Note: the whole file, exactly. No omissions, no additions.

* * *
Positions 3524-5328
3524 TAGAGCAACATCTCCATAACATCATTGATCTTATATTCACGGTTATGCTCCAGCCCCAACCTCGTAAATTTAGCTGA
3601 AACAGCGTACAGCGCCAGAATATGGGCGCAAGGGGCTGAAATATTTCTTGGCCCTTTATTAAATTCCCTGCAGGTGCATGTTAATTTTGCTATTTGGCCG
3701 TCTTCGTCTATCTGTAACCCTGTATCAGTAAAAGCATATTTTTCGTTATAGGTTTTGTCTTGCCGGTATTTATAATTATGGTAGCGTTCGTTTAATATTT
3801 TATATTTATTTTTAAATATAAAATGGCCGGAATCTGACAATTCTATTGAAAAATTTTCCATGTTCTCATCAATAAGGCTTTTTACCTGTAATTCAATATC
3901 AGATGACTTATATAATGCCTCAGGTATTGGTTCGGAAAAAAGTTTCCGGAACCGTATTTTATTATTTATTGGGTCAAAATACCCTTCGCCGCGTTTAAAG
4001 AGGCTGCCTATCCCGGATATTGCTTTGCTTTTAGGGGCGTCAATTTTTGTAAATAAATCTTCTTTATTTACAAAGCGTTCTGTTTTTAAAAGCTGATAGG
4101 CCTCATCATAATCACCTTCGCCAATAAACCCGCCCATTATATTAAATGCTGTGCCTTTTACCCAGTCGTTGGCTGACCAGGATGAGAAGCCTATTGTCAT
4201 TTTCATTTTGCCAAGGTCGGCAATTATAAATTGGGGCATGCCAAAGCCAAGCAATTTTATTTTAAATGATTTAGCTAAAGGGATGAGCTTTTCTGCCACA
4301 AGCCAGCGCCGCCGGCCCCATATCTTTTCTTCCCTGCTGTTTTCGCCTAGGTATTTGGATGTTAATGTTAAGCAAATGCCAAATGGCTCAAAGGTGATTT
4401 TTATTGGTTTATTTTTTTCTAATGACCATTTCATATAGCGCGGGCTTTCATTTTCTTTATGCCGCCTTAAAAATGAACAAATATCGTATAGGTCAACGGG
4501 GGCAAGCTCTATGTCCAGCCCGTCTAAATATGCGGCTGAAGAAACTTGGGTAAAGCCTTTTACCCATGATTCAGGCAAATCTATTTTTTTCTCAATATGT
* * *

Positions 3524-5328
3524 TAGAGCAACATCTCCATAACATCATTGATCTTATATTCACGGTTATGCTCCAGCCCCAACCTCGTAAATTTAGCTGA
3601 AACAGCGTACAGCGCCAGAATATGGGCGCAAGGGGCTGAAATATTTCTTGGCCCTTTATTAAATTCCCTGCAGGTGCATGTTAATTTTGCTATTTGGCCG
3701 TCTTCGTCTATCTGTAACCCTGTATCAGTAAAAGCATATTTTTCGTTATAGGTTTTGTCTTGCCGGTATTTATAATTATGGTAGCGTTCGTTTAATATTT
3801 TATATTTATTTTTAAATATAAAATGGCCGGAATCTGACAATTCTATTGAAAAATTTTCCATGTTCTCATCAATAAGGCTTTTTACCTGTAATTCAATATC
3901 AGATGACTTATATAATGCCTCAGGTATTGGTTCGGAAAAAAGTTTCCGGAACCGTATTTTATTATTTATTGGGTCAAAATACCCTTCGCCGCGTTTAAAG
4001 AGGCTGCCTATCCCGGATATTGCTTTGCTTTTAGGGGCGTCAATTTTTGTAAATAAATCTTCTTTATTTACAAAGCGTTCTGTTTTTAAAAGCTGATAGG
4101 CCTCATCATAATCACCTTCGCCAATAAACCCGCCCATTATATTAAATGCTGTGCCTTTTACCCAGTCGTTGGCTGACCAGGATGAGAAGCCTATTGTCAT
4201 TTTCATTTTGCCAAGGTCGGCAATTATAAATTGGGGCATGCCAAAGCCAAGCAATTTTATTTTAAATGATTTAGCTAAAGGGATGAGCTTTTCTGCCACA
4301 AGCCAGCGCCGCCGGCCCCATATCTTTTCTTCCCTGCTGTTTTCGCCTAGGTATTTGGATGTTAATGTTAAGCAAATGCCAAATGGCTCAAAGGTGATTT
4401 TTATTGGTTTATTTTTTTCTAATGACCATTTCATATAGCGCGGGCTTTCATTTTCTTTATGCCGCCTTAAAAATGAACAAATATCGTATAGGTCAACGGG
4501 GGCAAGCTCTATGTCCAGCCCGTCTAAATATGCGGCTGAAGAAACTTGGGTAAAGCCTTTTACCCATGATTCAGGCAAATCTATTTTTTTCTCAATATGT